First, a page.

Staging Black Fugitivity asks: How does drama constitute an important site for ongoing conversations about slavery’s resonance and its legacies? To answer this question, Stacie Selmon McCormick charts the historical turn toward slavery in black drama that began in the last quarter of the twentieth century. This movement, spearheaded by August Wilson and Suzan-Lori Parks, has been largely under-theorized, yet it participates in and advances the neo-slave narrative genre—with contemporary black dramas enhancing the neo-slave narrative’s capacity to represent the visual, corporal, and affective dimensions of the black body and slavery as an institution.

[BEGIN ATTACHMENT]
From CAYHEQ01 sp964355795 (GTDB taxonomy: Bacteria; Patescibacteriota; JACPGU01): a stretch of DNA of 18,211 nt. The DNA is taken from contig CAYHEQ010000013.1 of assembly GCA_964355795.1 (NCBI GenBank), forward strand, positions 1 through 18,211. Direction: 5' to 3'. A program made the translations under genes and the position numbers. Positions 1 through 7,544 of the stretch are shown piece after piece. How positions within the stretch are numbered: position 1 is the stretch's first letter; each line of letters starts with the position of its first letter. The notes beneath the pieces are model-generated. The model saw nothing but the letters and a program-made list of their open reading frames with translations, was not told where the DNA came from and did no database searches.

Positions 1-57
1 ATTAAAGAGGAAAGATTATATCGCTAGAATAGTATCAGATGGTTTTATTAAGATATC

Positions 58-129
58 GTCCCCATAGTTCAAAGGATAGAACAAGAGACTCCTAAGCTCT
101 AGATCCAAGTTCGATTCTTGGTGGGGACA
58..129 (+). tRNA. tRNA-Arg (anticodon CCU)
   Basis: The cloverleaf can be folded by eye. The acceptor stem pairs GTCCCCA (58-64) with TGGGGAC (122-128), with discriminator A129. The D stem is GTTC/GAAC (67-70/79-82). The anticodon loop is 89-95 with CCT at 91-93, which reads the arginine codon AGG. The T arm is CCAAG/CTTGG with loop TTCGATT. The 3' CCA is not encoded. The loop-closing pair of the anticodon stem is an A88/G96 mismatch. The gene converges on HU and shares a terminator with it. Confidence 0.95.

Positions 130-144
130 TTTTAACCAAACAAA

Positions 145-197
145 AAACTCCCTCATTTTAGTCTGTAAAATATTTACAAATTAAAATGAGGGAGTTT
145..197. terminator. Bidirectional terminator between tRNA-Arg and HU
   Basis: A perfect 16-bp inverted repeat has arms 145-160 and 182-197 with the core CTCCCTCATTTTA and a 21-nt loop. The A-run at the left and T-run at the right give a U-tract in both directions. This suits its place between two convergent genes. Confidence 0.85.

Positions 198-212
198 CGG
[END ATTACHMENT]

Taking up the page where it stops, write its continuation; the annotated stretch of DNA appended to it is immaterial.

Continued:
McCormick traces the innovative ways that artists render slavery for present-day audiences. The dramas assembled in this book approach slavery from myriad perspectives—afrofuturist, feminist, and queer—in order to produce new imaginaries that offer more complex depictions of black experience. Through subverting notions of time, race, gender, and familiar histories of slavery themselves, the dramas under discussion produce performances of fugitivity—subversive, radical, and experimental performances of black artistic and political freedom at the site of slavery.